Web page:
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Daniel Goldenberg
(dag4643) - M

Locale: Pacific Northwet
drilling stainless on 03/23/2011 08:24:45 MDT Print View

A step drill works really good for drilling holes in stainless. It helps to drill a small starter hole using something like an 1/8 inch drill bit and then use the step drill to enlarge the hole.

David Adair
(DavidAdair) - M

Locale: West Dakota
Mini Wood Burner on 03/23/2011 12:57:45 MDT Print View

A nice bit of design. Achieving simplicity, it seems, is often a tricky thing to accomplish. Forgive me, but being a recurring mini wood stove tinkerer myself I can't help but stick a couple fingers into the pot...

One of the problems inherent with all these little wood stoves is their tendency to cool too fast, making it hard to sustain a low fire. The obvious UL solution would be to line the firebox with some of that ceramic foam they developed for the space shuttle tiles (they gonna part that thing out?). The other common choice is bending some sheet metal into a zig-zag shape to lay in the bottom. That should help the airflow some too.

For increasing thermal conduction to the pot the oldtimers often cut a round hole in the top of the stove for the pot to sit snuggly into. A pail shaped pot probably helps but maybe a silicon ring might be used on a straight sided pot to control the depth. One downside being the need for a particular pot to fit in the hole. These little stoves require a lot of feeding so the hole might serve double duty.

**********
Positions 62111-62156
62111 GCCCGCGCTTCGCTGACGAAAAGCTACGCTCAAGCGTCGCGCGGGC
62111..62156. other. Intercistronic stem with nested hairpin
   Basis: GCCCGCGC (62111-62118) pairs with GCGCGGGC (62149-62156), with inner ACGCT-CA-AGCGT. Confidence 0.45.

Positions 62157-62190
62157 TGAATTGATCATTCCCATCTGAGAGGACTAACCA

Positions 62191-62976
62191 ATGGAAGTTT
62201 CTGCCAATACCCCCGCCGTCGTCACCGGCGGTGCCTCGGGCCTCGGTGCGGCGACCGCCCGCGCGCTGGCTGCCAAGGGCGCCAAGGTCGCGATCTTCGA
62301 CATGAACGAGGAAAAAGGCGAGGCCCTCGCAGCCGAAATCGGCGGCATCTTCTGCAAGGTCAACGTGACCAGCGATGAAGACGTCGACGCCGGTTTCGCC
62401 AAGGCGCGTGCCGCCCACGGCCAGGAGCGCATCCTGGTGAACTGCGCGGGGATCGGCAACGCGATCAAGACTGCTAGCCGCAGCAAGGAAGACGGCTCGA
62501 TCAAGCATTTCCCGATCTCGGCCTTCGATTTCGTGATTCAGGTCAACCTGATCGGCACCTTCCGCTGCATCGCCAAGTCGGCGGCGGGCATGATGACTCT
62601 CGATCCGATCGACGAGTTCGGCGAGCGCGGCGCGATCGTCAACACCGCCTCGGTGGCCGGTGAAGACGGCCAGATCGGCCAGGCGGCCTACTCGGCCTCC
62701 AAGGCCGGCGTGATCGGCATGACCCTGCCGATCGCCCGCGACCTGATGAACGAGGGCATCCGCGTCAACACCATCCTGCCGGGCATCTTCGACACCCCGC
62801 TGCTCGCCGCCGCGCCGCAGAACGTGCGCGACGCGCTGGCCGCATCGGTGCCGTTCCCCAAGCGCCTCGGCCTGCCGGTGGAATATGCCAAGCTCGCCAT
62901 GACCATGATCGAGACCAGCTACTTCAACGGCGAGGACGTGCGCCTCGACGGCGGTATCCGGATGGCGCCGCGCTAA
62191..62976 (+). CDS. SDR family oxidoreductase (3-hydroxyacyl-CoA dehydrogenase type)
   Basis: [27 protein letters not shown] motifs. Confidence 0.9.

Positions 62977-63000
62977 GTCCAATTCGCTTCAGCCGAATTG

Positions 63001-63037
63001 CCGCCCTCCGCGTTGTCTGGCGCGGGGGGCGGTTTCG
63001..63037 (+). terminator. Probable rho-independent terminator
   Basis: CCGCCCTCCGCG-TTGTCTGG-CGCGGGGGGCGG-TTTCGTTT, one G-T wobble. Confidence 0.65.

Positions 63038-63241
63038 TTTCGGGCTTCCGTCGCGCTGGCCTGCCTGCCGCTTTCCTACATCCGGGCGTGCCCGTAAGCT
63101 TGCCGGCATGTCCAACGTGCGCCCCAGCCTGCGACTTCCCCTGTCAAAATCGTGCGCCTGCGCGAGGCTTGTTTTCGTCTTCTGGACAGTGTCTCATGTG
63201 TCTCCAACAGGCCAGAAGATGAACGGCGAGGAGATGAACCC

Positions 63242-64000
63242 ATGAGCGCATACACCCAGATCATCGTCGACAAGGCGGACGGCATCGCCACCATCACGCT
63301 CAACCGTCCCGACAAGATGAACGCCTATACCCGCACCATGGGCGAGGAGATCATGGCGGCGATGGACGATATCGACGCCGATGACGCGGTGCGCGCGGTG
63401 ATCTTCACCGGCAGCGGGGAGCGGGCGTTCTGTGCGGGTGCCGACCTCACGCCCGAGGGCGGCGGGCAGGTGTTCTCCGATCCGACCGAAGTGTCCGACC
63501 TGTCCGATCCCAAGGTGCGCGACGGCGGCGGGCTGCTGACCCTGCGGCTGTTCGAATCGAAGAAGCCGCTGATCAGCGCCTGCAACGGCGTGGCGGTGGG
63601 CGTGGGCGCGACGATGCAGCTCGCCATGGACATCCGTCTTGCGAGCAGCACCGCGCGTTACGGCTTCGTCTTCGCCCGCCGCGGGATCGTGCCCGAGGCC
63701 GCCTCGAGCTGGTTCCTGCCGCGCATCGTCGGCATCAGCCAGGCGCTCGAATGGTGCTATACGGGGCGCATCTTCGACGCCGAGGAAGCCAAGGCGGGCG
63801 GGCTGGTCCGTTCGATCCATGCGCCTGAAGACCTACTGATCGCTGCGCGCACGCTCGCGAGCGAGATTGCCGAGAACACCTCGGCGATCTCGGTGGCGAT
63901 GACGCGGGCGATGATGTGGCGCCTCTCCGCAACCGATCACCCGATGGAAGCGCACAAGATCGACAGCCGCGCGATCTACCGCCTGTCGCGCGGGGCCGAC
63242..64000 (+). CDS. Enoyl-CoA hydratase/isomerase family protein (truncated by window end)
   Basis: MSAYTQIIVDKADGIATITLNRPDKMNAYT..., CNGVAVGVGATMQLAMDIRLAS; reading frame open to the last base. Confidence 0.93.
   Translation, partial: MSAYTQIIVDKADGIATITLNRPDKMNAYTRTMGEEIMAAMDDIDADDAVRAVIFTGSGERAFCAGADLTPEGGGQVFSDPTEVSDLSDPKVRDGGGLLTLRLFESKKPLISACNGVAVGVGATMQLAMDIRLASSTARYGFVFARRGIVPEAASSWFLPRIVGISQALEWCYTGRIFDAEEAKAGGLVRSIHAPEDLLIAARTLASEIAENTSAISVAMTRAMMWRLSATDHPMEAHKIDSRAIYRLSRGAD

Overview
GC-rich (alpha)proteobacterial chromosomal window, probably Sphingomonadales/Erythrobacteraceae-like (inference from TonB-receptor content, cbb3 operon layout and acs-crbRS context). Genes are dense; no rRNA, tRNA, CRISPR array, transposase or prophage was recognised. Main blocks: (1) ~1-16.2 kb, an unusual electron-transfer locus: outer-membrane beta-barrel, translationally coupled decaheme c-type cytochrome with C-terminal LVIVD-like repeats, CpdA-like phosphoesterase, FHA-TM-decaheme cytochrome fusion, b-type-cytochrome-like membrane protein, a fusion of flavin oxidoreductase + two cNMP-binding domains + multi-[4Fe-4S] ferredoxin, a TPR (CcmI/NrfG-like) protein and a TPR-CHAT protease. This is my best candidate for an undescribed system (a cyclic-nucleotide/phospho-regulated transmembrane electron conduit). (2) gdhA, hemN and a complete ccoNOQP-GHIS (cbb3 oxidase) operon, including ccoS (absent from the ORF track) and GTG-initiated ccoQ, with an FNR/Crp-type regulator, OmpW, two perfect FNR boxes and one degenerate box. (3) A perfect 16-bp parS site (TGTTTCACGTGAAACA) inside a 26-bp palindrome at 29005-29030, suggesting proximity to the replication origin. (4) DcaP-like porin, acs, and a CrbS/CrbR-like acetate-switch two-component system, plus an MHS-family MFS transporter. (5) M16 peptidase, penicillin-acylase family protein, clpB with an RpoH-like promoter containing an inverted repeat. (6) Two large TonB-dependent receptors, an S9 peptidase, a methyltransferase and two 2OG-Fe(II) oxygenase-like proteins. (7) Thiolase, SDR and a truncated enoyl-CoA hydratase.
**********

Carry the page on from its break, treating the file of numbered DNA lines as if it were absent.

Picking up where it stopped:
The Swedish army used to use a vertical stove for tent heating? - I will be wandering off in that direction now.

Edited by DavidAdair on 03/23/2011 13:10:00 MDT.

Rob Hubbard
(robwa10) - F

Locale: England
Re: Run dry! on 03/23/2011 14:22:55 MDT Print View

Completely agree with you, I never run any pot dry. You would have to make sure the kettle always had some water in it. For a base camp/car camping model I would envision using the largest kettle as I'm assuming it's more than one person. It would effectively become a hot water tank of sorts. If I like the small box stove I'm designing at the moment then I may have to explore how to add the kettle to a larger version. An instant brew whenever you want would be great!

Connie Dodson
(ConnieDodson) - F

Locale: Montana
Beautiful on 03/23/2011 14:30:08 MDT Print View

We are discussing your nice design, over at bplite forum: http://www.bplite.com/viewtopic.php?f=60&t=4955

I have had a long running thread "small wood stoves for "hunter's tents" http://www.bplite.com/viewtopic.php?f=60&t=4539 over at bplite forum. You may be interested in seeing other wood stoves meant for backpacking and more tipi's collected from around the internet over there.

http://www.bplite.com/viewtopic.php?f=60&t=4873 has online calculators for "smokers" that compute the intake, firebox volume, and stovepipe diameter relevant to wood stove design.

Also, now that two diameters for Ti-Goat Stove Pipe parts are offered, it is easier to see a 3" stovepipe isn't the only available option.

I offered this information, because it is so true:

"The problem with a smaller stove is continuous feeding and when stored the chimney and bits would not sit inside so you end up with some wasted space".